June 12, 2009
By Shaun Shlomo Feldman, CJN Intern
TORONTO — The Canadian government, in partnership with B’nai Brith Canada, will invest nearly $1 million on a national task force to combat anti-Semitism, Minister of Citizenship, Immigration and Multiculturalism Jason Kenney said last week.
The June 1 announcement was made at the Sutton Place Hotel at a conference titled “The St. Louis Era: Looking Back, Moving Forward.”
The task force, which will promote further Holocaust education and research over the course of three years, was announced on the 70th anniversary of the voyage of the St. Louis, a German ocean liner carrying Jewish refugees that was turned away from the U.S. and Canadian coasts in June 1939.
Frank Dimant, B’nai Brith Canada’s executive vice-president, spoke of the verbal and physical attacks perpetrated against Jewish and pro-Zionist students at university campuses across Canada over the past year.
It seems unthinkable, he mused, that in this day and age, “Canadian universities would be the hotbed of anti-Semitism, disguised as anti-Zionism.”
Dimant went on to praise Canada’s boycott of the United Nations recent followup to its 2001 anti-racism conference, as well as Kenney’s role as a supporter of the Jewish community.
“Your government has been a trailblazer… [and] we are proud to call Canada a friend and ally,” Dimant said.
Kenney made reference to the book One Is Too Many, co-authored by Irving Abella and Harold Troper, which states that Canada accepted fewer Jewish immigrants during the period of 1933 and 1948 than any other western country. The book indicts the Mackenzie King government – and specifically its head of immigration, Frederick Charles Blair – for actively limiting the number of refugees attempting to immigrate to Canada. The book’s title refers to a quote from an unnamed immigration officer who was asked how many Jews would be allowed into Canada after the war.
Kenney spoke of the St. Louis as “a symbol of anti-Semitism” that acts as a reminder of Canada’s past to future generations in the hope that such an event won’t happen again.
“Conferences like this are essential,” Kenney said. “This must be the learning of [our] entire society… gatherings such as this demonstrate that there is a way to stamp out [anti-Semitism].”
In his speech, Kenney also mentioned his visit to the Yad Vashem Holocaust History Museum in Israel last month, and he drew comparisons between the tragedy of the Holocaust and present-day genocide in places such as Rwanda.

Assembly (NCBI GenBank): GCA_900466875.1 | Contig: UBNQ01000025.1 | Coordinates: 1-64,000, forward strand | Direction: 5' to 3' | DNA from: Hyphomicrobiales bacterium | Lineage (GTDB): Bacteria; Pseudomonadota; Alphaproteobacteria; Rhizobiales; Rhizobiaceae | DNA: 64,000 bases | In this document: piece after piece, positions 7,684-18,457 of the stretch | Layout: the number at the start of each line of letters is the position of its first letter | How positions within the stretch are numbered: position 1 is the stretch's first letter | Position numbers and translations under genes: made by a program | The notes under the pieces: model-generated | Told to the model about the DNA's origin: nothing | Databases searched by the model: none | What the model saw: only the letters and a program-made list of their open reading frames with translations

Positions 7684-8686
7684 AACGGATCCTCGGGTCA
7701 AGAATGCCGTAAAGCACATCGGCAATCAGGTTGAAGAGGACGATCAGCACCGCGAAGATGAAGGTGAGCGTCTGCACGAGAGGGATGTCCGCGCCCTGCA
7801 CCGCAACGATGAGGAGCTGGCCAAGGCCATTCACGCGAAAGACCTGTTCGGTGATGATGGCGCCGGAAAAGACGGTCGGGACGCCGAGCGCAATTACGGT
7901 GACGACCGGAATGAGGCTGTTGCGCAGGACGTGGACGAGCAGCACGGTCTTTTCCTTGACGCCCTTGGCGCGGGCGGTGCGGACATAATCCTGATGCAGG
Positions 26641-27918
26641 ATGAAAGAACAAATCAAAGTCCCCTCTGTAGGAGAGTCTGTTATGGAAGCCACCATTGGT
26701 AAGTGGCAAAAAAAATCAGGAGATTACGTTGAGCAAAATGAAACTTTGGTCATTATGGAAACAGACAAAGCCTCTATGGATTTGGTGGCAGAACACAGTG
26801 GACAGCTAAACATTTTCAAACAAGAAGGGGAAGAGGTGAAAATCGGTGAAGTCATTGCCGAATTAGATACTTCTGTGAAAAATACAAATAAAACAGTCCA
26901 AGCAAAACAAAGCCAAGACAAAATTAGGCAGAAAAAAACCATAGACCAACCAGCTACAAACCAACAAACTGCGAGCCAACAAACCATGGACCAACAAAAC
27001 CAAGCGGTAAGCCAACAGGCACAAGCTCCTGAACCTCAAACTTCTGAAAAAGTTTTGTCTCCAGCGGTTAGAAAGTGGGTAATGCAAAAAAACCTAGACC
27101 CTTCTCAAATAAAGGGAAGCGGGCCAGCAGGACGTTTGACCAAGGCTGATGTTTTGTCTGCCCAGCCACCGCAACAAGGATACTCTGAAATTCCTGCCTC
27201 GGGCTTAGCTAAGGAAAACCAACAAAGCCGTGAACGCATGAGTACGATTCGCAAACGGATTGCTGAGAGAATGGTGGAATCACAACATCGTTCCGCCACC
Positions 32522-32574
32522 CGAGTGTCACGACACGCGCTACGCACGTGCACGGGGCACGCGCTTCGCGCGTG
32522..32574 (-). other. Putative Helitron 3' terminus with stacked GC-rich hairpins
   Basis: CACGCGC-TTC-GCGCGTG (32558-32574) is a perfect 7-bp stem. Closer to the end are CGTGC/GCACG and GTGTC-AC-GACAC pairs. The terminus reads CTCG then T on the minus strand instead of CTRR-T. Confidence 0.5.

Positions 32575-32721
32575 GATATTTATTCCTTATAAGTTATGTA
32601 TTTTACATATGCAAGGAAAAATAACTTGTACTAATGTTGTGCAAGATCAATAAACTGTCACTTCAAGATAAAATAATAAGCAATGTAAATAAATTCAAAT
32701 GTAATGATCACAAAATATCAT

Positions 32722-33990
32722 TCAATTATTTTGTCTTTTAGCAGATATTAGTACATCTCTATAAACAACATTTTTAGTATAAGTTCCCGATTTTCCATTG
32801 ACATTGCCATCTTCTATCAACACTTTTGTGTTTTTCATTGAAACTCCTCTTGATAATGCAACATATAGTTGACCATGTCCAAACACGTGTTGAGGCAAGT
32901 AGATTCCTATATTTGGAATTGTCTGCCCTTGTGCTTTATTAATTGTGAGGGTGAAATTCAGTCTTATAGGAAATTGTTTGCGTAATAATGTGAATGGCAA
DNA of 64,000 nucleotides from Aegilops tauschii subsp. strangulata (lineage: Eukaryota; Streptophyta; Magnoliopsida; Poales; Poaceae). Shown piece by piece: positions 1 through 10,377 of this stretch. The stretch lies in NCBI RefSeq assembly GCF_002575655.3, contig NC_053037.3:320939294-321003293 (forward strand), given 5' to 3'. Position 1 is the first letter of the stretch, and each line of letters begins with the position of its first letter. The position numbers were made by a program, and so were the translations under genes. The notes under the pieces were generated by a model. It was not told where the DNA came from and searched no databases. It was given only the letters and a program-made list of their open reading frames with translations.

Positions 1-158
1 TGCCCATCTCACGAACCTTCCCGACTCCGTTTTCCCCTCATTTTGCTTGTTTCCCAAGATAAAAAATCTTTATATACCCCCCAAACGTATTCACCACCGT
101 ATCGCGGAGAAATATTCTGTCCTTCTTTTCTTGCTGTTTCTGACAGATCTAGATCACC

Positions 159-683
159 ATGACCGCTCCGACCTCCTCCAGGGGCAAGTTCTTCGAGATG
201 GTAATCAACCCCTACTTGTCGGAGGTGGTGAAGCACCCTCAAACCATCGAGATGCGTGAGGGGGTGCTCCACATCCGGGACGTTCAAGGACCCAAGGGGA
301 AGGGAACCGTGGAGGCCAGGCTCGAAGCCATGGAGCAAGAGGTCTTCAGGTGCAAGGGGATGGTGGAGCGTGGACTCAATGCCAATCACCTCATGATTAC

Kenney also noted that he would be visiting Oslo and Prague next month, the former being where Israelis and Palestinians negotiated peace accords in 1993, and the latter being near the former Terezin concentration camp, which held more than 55,000 Jews at the height of World War II.
B’nai Brith president Joe Bogoroch, presented Kenney with a commemorative plaque, which Bogoroch hoped would “honour the memory of [Holocaust] victims and ensure their legacy lives on through the ages.”
“The exclusion of the St. Louis has to be seen as the first stage on the road to the Holocaust,” said Liberal MP and former justice minister Irwin Cotler, who spoke following Kenney. “It is the responsibility of the government to protect those who cannot be protected.”
Cotler said the St. Louis incident was made possible because of the “de-legitimization” of the Jewish people.
Like Kenney, Cotler referred to the 1994 Rwandan genocide to illustrate the dangers of indifference and inaction in the face of human rights violations and genocide. In Cotler’s words, “the Rwandan genocide was so unspeakable because it was preventable.”
Cotler also reinforced the necessity of the new task force as a remedial response to anti-Semitism, saying that it’s imperative “that we always appreciate the role of remembrance as an antidote to racism… we need a comprehensive approach to educating people on human rights crimes.”